06 July – 01 Sept
A Body is A Building
For Bloc Projects Billboard Commission Glass’s work establishes a relationship with the billboard and the Prime Mover gym that it is attached to. The image focuses on the separation between the architectural and the bodily whilst exploring the aesthetics of desire. A Body is A Building, looks to be both seductive and descriptive of the gym as a cultural space, foregrounding its democratic currency, sweat.
A Body is a Building, references a 1996 essay, When is a body not a body? When it’s a building, by Marcia Ian, that describes the experience of being a female body within a male-dominated gym. The essay discusses both the emotional and architectural hostility to the female body, which appears to exist as a foreign entity. Though contemporary culture’s relationship to the gym has changed dramatically since its origin in ancient Greece as a social space for the male population, the space holds onto a feeling of exclusivity somehow. Gyms advertise on the principles of ambition, strength, health and self-image, ideas which can appeal to everyone, but these exist under the flawed notion that being better means appearing as one particular thing. The gym like any other space within society, it should seek to welcome every type of body.
More information can be found via the artist’s website
We would like to thank Primemover for their support
The Newbridge Project, Gateshead
One of a series of exhibitions under the collective title of Life in a Northern Town which forms part of The Great Exhibition of the North.
21 July – 21 Aug
Launch Friday 20 July, 6 – 8pm
For a new collaborative work, artists Michaela Cullen and Declan Colquitt explore ideas of recollection and the slippage of time through themes of Irish pilgrimage and Northern dance music. The artists will create a new installation ranging across different media including sculpture, sound and film.
In an attempt to define place and identity, both artists have moved backwards in time, locking into the inert temporalities of childhood, the suspended time of mythology and the acceleration of the recent past. These movements encompass remarks on delirium, displacement and lost futures.
A new film work will be presented by Michaela Cullen. Described by the artist as ‘sardonic sitcom pilgrimage’ this disorientating psychotropic story tries to understand friendship, upbringing and geographical landing. The three entities of the ‘Morrígna’, Badb, Macha and Nemain go on a detrimental journey of self-actualisation by way of self-accusation. The characters argue and meander in handmade costumes and are distinguished by their distorted cartoonish faces. The film is set in Hy-Brasil, a phantom island said to lie in the Atlantic Ocean west of Ireland. Irish myths described it as cloaked in mist except for one day every seven years, when it became visible but still could not be reached.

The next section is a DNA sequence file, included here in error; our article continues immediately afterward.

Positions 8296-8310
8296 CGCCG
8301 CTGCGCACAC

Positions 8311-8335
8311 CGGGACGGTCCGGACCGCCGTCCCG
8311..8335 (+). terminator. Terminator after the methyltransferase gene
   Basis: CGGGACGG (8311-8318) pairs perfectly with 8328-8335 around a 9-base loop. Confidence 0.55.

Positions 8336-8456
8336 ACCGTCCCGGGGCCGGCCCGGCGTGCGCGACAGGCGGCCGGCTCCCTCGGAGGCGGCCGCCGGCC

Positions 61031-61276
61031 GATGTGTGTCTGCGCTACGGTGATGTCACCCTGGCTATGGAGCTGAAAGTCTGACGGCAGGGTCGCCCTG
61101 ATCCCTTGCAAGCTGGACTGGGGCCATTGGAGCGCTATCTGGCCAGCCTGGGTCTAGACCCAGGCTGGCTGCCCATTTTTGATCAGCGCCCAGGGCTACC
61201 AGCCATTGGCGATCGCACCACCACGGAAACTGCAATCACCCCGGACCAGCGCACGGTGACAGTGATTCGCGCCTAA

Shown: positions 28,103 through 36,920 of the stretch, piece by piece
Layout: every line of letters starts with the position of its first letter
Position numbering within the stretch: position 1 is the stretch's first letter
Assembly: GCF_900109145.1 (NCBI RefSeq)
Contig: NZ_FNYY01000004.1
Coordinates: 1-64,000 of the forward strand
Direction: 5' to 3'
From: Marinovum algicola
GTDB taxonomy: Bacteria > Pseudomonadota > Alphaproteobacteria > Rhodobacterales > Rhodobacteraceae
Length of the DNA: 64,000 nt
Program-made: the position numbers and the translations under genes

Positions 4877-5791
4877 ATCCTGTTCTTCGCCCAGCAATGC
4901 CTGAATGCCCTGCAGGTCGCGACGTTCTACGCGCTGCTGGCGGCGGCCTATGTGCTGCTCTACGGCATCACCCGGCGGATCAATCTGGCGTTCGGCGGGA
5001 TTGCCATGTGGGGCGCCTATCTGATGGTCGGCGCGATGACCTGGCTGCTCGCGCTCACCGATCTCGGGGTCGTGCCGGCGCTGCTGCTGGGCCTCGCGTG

Built on site, purpose-built bleachers will loom and sulk in the space. Catholicism and organised religion are an ever present line of research in Michaela Cullen’s work, and seating is considered further in this new work. In spaces where we are manipulated to be seated, seating is created.
Working closely with Cullen, Declan Colquitt’s soundtrack is a visceral navigation of 00’s Northern dance culture. Through the use of early camera phones that were popular at the time, and were also instrumental in the dissemination of the music via infrared and bluetooth technologies, the artist creates a lo-fi digital soundscape which pulls in and out of Cullen’s narrative.
These camera phones also remain the predominant visual tool throughout the rest of Colquitt’s work, realised in unconventionally printed photographs, collages and film stills that exploit the limitations of the medium, and magnify the ambiguity or camoflauge of pixelation. These works will address the dark-vitality, nihilism and social atomisation Colquitt see’s as inextricably wrapped up in the dance music of the time.
As part of the exhibition, the artists will release a two part publication which will be available in the gallery and Newbridge Books following the exhibition. Although created separately, they will attempt to theoretically bridge gaps between works in the show through research, archiving and documentation.
This project is curated by Bloc Projects, Sheffield and Caustic Coastal, Manchester.
This project forms part of The Great Exhibition of the North. For more information and a full programme of events please visit their website here.
Selected by Kim McAleese
21 July – 04 August
Launch event: Friday 20th July, 6 – 8
Free and open to all
We are delighted to be presenting the work from a selection of artists from across the UK who are currently benefitting from being part of the Bloc Projects Members Scheme. This annual group exhibition is a fantastic chance to see artists testing the boundaries of sculpture, painting, video, installation, and a range of other mediums and techniques, and forms a key part of our yearly curated programme.
This year the participating artists have been selected by guest curator Kim McAleese. Over the past decade Kim has worked on a wide range of projects across the UK and is currently the Programme Director at Grand Union, Birmingham. Kim has been invited to make the selection due to her pioneering approach to curatorial practice and her eye for emerging talent.
For more information on how to become a member click here